With the Philadelphia 76ers missing All-NBA center Joel Embiid, the Wizards had an opportunity to bank a win. Instead, they sleep-walked on defense and bumbled their way to 15 turnovers and lost, 118-111.
Philadelphia’s James Harden skillfully dissected the Wizards defense en route to 23 points and 17 assists. When the Wizards doubled him in the second half, he knew how to back away, draw defenders even further from the basket, and then pass to an open teammate to kickstart a 4-on-3 power play.
Harden’s production largely offset a stellar performance from Kristaps Porzingis. The Unicorn scored a hyper-efficient 32 points (his offensive rating was a staggering 164 points produced per 100 possessions — league average is about 113), and he grabbed 9 rebounds.
The height advantage he held over the Lilliputian Sixers was double-edged. While he could shoot easily over smaller defenders, his slow feet made him a traffic cone for Philly’s fleet-footed perimeter players. And, his high center of gravity made establishing position inside a cumbersome process against burly defenders like P.J. Tucker.
Still, Porzingis was Washington’s most productive player by a considerable margin, and the team was +8 during his 35 minutes.
The other significant contributor was Monte Morris, who hit shots and came up with three steals.
Kyle Kuzma receded into the background for most of the game. He had just 5 field goal attempts, which produced 9 points. His most memorable moment of the night was the JaVale McGee-like decision to go for a highlight reel double-clutch dunk on a breakaway with the Wizards on a roll. He missed the dunk, Philly hit a three, and the Wizards lost steam. The Sixers closed the third quarter with an 18-2 run.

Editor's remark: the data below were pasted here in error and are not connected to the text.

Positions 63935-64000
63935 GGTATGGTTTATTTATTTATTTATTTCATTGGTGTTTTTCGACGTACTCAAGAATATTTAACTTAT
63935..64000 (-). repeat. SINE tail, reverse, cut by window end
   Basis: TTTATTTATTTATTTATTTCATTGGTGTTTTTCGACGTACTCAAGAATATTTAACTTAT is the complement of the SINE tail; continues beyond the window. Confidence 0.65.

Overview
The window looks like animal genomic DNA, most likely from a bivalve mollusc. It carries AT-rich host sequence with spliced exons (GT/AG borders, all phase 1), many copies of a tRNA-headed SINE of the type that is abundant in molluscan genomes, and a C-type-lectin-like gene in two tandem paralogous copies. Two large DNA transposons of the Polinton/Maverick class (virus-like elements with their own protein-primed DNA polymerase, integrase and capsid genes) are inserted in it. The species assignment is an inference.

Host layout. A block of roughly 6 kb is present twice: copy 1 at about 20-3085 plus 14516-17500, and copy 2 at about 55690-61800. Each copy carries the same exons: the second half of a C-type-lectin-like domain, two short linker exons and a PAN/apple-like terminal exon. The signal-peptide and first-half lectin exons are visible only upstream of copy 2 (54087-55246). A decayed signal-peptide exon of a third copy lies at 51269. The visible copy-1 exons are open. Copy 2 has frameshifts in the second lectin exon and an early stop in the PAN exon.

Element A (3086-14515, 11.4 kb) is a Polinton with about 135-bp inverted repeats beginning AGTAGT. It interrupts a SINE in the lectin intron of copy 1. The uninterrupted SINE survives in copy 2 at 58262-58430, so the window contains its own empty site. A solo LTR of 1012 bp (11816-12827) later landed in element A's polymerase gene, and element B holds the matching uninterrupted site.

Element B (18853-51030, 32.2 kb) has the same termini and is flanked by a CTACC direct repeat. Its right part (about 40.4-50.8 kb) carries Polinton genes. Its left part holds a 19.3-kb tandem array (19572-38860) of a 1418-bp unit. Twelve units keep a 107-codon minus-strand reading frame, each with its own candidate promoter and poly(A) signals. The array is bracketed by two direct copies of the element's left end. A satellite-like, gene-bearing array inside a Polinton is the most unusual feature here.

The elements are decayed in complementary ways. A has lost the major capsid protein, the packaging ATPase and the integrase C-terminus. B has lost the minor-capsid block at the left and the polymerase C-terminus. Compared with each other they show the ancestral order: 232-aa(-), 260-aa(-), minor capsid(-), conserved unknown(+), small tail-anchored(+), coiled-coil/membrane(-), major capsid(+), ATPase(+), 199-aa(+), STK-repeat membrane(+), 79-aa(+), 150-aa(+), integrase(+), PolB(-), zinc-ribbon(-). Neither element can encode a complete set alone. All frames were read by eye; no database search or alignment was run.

Rui Hachimura scored an inefficient 10 points, but added 6 rebounds, 2 steals and a block. The team was -18 in his 18 minutes of playing time.
Bradley Beal had a second straight rough night — 20 points on 7-18 shooting, 5 rebounds, 6 assists, and 4 turnovers. He had two terrible turnovers late in the fourth quarter, which killed the team’s attempt at a comeback win.
After a hot start to the season, Beal has looked disturbingly like he did last season before his wrist injury. His three-point shooting has gone AWOL, and the change in officiating to not reward offensive players for creating contact has cut into his trips to the free throw line. As has been his wont the past several seasons, he spends a lot of time arguing with refs for foul calls.
Starting in place of Deni Avdija, Anthony Gill was kinda-sorta okay. He contributed 11 points on poor efficiency and the team defense got torched when he was in there. Avdija didn’t make a strong case to get his starting role back. He was scoreless in 17 minutes, though he did have a couple nice assists, and his fans online got excited by a couple strong defensive possessions on Harden. Even with that, the team defense got torched when he was in there.
The Four Factors
Below are the four factors that decide wins and losses in basketball — shooting (efg), rebounding (offensive rebounds), ball handling (turnovers), fouling (free throws made).
I’ve simplified them a bit. While the factors are usually presented as percentages, that’s more useful over a full season. In a single game, the raw numbers in each category bring more clarity.
Four Factors: 76ers 118 at Wizards 111
Key Stats: Wizards
Key Stats: 76ers
|Danuel House Jr.||15||31||2||232||3.9%||90||5.2||10|